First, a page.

Form and function
‘The most significant thing to happen in architecture in the last 25 years,’ says Sir Nicholas Grimshaw, ‘is that quite a proportion of people in the architectural world have decided that form does not have to follow function. That is a huge change of heart, meaning that the same type of building or style can apply to many different uses. For Zaha Hadid almost exactly the same forms and shapes can be a fire station or an institute for architecture. Bilbao follows almost the same line. The outside has no relation to the inside at all. There is a mishmash of structural members with no official geometry to them.
‘This is the philosophical issue of the time. The real question now is whether criticism and philosophical discussion will be applied in the same rigorous way that it has applied to architecture in the past. I don’t think that is happening yet.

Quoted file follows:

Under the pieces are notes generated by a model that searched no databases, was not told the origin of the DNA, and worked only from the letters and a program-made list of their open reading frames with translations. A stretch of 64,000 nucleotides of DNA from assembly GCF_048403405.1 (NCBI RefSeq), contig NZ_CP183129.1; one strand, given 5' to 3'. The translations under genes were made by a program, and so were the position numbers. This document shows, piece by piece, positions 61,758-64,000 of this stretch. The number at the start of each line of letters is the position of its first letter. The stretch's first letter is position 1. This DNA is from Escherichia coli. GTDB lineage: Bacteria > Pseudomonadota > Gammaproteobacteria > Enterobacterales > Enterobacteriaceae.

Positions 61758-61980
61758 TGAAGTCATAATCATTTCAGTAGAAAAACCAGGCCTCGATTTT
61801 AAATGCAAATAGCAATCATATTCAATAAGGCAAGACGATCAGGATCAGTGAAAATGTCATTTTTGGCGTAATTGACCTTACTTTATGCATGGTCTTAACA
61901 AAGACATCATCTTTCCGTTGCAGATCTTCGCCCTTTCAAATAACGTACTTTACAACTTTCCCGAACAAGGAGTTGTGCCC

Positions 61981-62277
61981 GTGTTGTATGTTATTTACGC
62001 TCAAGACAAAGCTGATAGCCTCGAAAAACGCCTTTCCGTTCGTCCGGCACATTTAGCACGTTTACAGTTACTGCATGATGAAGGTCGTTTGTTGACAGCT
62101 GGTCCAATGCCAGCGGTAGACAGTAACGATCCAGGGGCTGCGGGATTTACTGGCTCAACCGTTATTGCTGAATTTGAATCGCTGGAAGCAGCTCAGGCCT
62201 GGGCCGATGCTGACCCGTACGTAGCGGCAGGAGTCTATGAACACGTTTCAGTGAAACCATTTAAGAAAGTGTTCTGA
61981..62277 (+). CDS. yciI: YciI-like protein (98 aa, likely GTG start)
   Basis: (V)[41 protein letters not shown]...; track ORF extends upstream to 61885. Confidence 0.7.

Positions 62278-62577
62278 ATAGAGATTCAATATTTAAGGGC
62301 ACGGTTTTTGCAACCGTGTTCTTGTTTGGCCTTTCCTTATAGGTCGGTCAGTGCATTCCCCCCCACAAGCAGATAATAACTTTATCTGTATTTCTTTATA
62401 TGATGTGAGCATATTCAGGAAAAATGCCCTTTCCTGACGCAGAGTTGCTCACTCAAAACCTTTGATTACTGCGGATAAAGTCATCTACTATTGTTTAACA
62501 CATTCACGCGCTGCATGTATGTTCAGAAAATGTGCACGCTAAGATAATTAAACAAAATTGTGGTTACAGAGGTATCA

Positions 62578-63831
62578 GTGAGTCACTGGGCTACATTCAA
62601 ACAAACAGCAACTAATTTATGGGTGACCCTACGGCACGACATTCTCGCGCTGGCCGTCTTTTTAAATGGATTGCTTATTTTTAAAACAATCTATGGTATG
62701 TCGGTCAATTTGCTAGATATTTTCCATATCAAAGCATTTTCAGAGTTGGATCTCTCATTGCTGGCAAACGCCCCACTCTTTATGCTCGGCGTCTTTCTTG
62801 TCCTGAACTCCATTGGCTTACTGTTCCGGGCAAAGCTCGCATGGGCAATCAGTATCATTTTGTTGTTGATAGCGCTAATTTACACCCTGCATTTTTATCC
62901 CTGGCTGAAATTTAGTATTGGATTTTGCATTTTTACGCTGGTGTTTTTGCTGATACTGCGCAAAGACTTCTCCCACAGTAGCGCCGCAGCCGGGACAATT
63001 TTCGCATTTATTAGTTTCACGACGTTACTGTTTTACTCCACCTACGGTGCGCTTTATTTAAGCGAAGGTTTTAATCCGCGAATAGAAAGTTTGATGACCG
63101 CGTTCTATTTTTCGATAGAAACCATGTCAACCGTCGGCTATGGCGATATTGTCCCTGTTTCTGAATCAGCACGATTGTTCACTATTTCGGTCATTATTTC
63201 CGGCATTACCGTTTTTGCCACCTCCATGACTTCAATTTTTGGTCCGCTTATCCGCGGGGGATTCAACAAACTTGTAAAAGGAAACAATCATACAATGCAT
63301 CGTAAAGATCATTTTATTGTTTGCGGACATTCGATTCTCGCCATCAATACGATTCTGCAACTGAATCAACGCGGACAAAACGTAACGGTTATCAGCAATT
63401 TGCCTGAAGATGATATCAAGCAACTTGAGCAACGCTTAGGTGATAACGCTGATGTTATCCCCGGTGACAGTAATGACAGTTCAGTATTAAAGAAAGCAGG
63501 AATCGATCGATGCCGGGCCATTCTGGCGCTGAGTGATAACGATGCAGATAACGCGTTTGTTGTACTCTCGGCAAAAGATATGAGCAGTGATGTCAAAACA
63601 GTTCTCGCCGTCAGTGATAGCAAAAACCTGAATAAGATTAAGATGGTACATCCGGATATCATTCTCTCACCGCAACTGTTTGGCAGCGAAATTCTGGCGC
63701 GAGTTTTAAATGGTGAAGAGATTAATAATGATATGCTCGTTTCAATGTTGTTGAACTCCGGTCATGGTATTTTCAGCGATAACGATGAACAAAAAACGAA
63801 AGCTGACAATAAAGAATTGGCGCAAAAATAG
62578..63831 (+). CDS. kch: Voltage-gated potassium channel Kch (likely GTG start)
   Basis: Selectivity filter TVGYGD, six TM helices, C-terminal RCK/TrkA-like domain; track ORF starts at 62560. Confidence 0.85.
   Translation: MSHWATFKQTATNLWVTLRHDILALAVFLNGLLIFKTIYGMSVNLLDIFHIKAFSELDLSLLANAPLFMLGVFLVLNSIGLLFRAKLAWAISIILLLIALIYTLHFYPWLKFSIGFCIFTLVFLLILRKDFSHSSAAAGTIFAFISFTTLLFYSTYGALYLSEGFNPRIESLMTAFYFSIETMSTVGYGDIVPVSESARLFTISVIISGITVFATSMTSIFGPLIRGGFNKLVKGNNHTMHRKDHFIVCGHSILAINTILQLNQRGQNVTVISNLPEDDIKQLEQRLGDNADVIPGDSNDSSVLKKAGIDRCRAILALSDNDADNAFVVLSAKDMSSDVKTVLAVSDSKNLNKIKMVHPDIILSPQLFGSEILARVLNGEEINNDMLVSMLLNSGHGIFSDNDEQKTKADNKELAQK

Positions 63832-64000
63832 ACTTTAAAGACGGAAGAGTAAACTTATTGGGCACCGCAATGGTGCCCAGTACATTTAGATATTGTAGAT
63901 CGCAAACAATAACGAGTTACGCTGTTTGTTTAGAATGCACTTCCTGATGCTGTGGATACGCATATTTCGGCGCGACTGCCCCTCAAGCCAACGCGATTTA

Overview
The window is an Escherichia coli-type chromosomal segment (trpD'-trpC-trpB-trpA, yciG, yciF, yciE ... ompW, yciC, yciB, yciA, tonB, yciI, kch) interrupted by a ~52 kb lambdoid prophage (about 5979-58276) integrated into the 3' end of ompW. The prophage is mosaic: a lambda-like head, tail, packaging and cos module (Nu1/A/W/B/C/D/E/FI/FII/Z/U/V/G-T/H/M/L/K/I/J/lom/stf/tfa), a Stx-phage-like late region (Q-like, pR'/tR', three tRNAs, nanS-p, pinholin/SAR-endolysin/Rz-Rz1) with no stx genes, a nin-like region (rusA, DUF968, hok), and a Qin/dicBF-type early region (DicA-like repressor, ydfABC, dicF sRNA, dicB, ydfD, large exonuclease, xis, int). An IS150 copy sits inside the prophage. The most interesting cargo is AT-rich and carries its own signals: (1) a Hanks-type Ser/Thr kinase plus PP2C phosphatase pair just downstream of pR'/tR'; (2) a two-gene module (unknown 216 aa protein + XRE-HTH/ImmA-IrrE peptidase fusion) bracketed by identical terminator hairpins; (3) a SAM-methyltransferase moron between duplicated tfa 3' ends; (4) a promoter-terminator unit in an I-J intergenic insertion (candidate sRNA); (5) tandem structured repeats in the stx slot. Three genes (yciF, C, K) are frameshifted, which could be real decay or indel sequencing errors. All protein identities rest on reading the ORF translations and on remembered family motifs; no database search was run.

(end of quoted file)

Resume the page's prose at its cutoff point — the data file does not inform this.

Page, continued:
‘Rigour really becomes necessary to relate new architecture to historical culture. Our Spa in Bath has in my view a serious rigour of height, scale, proportion, rhythm and material. There is a kind of musical score in the town already and if one is serious about doing a building in harmony with it, you have to take notice of it. But you don’t have to copy what’s there. When writing a new piece of music you recognise what’s gone before but you recognise the age you live in. I want to think that a good architecture critic can look at it and say where it fits in and where it doesn’t. We have the most appalling construction difficulties on it, but when it does open, it really will be a fantastic experience to lie in the rooftop pool looking over the misty rooftops to the hills around.’